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Operating System Security

Every computer system and software design must handle all security risks and implement the necessary measures to enforce security policies. At the same time, it's critical to strike a balance because strong security measures might increase costs while also limiting the system's usability, utility, and smooth operation. As a result, system designers must assure efficient performance without compromising security.

In this article, you will learn about operating system security with its issues and other features.

What is Operating System Security?

The process of ensuring OS availability, confidentiality, integrity is known as operating system security. OS security refers to the processes or measures taken to protect the operating system from dangers, including viruses, worms, malware, and remote hacker intrusions. Operating system security comprises all preventive-control procedures that protect any system assets that could be stolen, modified, or deleted if OS security is breached.

Operating System Security

Security refers to providing safety for computer system resources like software, CPU, memory, disks, etc. It can protect against all threats, including viruses and unauthorized access. It can be enforced by assuring the operating system's integrity, confidentiality, and availability. If an illegal user runs a computer application, the computer or data stored may be seriously damaged.

System security may be threatened through two violations, and these are as follows:

1. Threat

A program that has the potential to harm the system seriously.

2. Attack

A breach of security that allows unauthorized access to a resource.

There are two types of security breaches that can harm the system: malicious and accidental. Malicious threats are a type of destructive computer code or web script that is designed to cause system vulnerabilities that lead to back doors and security breaches. On the other hand, Accidental Threats are comparatively easier to protect against.

Security may be compromised through the breaches. Some of the breaches are as follows:

1. Breach of integrity

This violation has unauthorized data modification.

2. Theft of service

It involves the unauthorized use of resources.

3. Breach of confidentiality

It involves the unauthorized reading of data.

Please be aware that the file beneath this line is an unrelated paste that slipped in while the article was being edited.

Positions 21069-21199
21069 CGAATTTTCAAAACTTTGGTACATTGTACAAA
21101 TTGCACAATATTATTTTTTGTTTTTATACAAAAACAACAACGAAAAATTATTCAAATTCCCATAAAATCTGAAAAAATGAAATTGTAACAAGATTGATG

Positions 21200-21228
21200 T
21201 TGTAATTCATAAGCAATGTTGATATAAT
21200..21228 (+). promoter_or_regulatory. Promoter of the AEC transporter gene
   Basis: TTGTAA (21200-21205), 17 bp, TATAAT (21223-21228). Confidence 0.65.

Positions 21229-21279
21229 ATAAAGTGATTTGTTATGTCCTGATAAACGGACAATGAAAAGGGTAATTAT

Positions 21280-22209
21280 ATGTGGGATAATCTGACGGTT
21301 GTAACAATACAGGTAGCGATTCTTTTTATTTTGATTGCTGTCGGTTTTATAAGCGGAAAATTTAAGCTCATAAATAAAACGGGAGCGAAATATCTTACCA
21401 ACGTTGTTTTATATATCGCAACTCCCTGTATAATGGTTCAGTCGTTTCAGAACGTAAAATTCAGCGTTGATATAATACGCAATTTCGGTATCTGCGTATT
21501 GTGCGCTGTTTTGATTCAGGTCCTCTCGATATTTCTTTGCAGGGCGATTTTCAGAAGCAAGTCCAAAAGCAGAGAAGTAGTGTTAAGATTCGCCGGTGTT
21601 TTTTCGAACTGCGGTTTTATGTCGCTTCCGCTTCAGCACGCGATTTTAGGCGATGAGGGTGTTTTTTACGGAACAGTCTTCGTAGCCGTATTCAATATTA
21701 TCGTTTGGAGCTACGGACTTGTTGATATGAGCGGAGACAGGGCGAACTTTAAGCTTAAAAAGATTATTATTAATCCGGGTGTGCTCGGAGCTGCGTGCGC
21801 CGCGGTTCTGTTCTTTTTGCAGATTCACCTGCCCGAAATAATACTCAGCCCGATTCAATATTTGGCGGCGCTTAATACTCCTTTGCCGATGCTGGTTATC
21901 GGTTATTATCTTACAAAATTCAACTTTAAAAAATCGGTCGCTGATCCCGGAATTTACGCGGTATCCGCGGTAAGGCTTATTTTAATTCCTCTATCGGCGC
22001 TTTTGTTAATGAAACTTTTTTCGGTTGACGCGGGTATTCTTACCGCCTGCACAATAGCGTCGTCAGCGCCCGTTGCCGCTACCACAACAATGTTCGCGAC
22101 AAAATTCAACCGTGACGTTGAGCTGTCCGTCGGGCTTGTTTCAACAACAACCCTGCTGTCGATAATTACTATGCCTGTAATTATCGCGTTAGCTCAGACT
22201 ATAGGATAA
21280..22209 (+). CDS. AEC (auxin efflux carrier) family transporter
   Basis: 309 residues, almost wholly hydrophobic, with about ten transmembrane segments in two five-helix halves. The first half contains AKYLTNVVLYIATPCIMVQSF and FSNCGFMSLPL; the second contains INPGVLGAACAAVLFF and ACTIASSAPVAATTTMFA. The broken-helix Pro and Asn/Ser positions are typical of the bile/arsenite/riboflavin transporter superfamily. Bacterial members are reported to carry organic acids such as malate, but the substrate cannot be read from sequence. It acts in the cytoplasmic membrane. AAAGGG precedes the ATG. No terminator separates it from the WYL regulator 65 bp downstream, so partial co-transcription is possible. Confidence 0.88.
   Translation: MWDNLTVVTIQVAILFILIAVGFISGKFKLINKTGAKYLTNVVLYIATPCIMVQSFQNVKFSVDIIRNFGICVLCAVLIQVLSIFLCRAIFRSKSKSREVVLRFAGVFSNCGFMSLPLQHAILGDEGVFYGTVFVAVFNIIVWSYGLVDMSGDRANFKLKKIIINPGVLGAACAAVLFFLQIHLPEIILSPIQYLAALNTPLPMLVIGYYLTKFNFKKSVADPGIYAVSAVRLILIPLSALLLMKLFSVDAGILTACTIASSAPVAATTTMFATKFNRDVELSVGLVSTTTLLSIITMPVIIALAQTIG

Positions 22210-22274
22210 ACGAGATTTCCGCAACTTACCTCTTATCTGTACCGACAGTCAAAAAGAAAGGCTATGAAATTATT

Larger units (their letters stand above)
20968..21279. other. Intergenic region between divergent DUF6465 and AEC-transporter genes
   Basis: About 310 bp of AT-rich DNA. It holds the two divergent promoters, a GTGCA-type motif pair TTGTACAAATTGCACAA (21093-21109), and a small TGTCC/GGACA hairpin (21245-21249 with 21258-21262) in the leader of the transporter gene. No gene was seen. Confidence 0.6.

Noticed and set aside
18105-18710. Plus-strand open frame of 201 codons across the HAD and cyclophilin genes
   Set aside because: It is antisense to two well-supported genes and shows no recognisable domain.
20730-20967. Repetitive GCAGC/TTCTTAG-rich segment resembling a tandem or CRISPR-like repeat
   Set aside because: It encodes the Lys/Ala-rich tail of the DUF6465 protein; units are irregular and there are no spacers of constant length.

4. Breach of availability

It involves the unauthorized destruction of data.

5. Denial of service

It includes preventing legitimate use of the system. Some attacks may be accidental.

The goal of Security System

There are several goals of system security. Some of them are as follows:

1. Integrity

Unauthorized users must not be allowed to access the system's objects, and users with insufficient rights should not modify the system's critical files and resources.

2. Secrecy

The system's objects must only be available to a small number of authorized users. The system files should not be accessible to everyone.

3. Availability

All system resources must be accessible to all authorized users, i.e., no single user/process should be able to consume all system resources. If such a situation arises, service denial may occur. In this case, malware may restrict system resources and preventing legitimate processes from accessing them.

Types of Threats

There are mainly two types of threats that occur. These are as follows:

Program threats

The operating system's processes and kernel carry out the specified task as directed. Program Threats occur when a user program causes these processes to do malicious operations. The common example of a program threat is that when a program is installed on a computer, it could store and transfer user credentials to a hacker. There are various program threats. Some of them are as follows:


A virus may replicate itself on the system. Viruses are extremely dangerous and can modify/delete user files as well as crash computers. A virus is a little piece of code that is implemented on the system program. As the user interacts with the program, the virus becomes embedded in other files and programs, potentially rendering the system inoperable.

2. Trojan Horse

This type of application captures user login credentials. It stores them to transfer them to a malicious user who can then log in to the computer and access system resources.

3. Logic Bomb

A logic bomb is a situation in which software only misbehaves when particular criteria are met; otherwise, it functions normally.

4. Trap Door

A trap door is when a program that is supposed to work as expected has a security weakness in its code that allows it to do illegal actions without the user's knowledge.

System Threats

System threats are described as the misuse of system services and network connections to cause user problems. These threats may be used to trigger the program threats over an entire network, known as program attacks. System threats make an environment in which OS resources and user files may be misused. There are various system threats. Some of them are as follows:

1. Port Scanning

It is a method by which the cracker determines the system's vulnerabilities for an attack. It is a fully automated process that includes connecting to a specific port via TCP/IP. To protect the attacker's identity, port scanning attacks are launched through Zombie Systems, which previously independent systems now serve their owners while being utilized for such terrible purposes.

2. Worm